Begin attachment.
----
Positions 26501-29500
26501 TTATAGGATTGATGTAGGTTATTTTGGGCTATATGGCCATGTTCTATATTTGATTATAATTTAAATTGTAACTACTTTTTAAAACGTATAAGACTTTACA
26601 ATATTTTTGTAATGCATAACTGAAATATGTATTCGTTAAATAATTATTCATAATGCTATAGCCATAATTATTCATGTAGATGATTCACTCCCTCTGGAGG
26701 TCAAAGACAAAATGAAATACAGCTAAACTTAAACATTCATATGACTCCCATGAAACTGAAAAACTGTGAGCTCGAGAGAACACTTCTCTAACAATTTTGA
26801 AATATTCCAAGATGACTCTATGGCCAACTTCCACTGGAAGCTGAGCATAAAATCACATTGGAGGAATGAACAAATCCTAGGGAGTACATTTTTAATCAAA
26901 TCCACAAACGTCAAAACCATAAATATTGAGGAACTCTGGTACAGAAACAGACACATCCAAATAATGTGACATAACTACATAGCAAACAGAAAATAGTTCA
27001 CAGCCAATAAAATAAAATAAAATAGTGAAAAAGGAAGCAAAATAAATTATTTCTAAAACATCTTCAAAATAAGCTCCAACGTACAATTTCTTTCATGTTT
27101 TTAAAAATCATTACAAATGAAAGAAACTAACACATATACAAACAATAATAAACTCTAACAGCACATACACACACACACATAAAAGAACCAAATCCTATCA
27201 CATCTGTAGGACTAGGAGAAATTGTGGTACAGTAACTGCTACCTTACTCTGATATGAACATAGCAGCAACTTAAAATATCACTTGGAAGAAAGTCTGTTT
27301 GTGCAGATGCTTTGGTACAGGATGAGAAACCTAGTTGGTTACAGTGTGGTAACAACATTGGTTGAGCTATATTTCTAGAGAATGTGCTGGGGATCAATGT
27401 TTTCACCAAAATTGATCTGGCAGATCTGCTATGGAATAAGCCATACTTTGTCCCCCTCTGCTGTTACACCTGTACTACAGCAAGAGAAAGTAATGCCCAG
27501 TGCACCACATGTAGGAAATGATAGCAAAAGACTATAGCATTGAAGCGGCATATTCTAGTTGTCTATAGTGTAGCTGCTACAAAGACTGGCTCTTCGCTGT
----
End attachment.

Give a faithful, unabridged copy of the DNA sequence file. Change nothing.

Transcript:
Positions 26501-29500
26501 TTATAGGATTGATGTAGGTTATTTTGGGCTATATGGCCATGTTCTATATTTGATTATAATTTAAATTGTAACTACTTTTTAAAACGTATAAGACTTTACA
26601 ATATTTTTGTAATGCATAACTGAAATATGTATTCGTTAAATAATTATTCATAATGCTATAGCCATAATTATTCATGTAGATGATTCACTCCCTCTGGAGG
26701 TCAAAGACAAAATGAAATACAGCTAAACTTAAACATTCATATGACTCCCATGAAACTGAAAAACTGTGAGCTCGAGAGAACACTTCTCTAACAATTTTGA
26801 AATATTCCAAGATGACTCTATGGCCAACTTCCACTGGAAGCTGAGCATAAAATCACATTGGAGGAATGAACAAATCCTAGGGAGTACATTTTTAATCAAA
26901 TCCACAAACGTCAAAACCATAAATATTGAGGAACTCTGGTACAGAAACAGACACATCCAAATAATGTGACATAACTACATAGCAAACAGAAAATAGTTCA
27001 CAGCCAATAAAATAAAATAAAATAGTGAAAAAGGAAGCAAAATAAATTATTTCTAAAACATCTTCAAAATAAGCTCCAACGTACAATTTCTTTCATGTTT
27101 TTAAAAATCATTACAAATGAAAGAAACTAACACATATACAAACAATAATAAACTCTAACAGCACATACACACACACACATAAAAGAACCAAATCCTATCA
27201 CATCTGTAGGACTAGGAGAAATTGTGGTACAGTAACTGCTACCTTACTCTGATATGAACATAGCAGCAACTTAAAATATCACTTGGAAGAAAGTCTGTTT
27301 GTGCAGATGCTTTGGTACAGGATGAGAAACCTAGTTGGTTACAGTGTGGTAACAACATTGGTTGAGCTATATTTCTAGAGAATGTGCTGGGGATCAATGT
27401 TTTCACCAAAATTGATCTGGCAGATCTGCTATGGAATAAGCCATACTTTGTCCCCCTCTGCTGTTACACCTGTACTACAGCAAGAGAAAGTAATGCCCAG
27501 TGCACCACATGTAGGAAATGATAGCAAAAGACTATAGCATTGAAGCGGCATATTCTAGTTGTCTATAGTGTAGCTGCTACAAAGACTGGCTCTTCGCTGT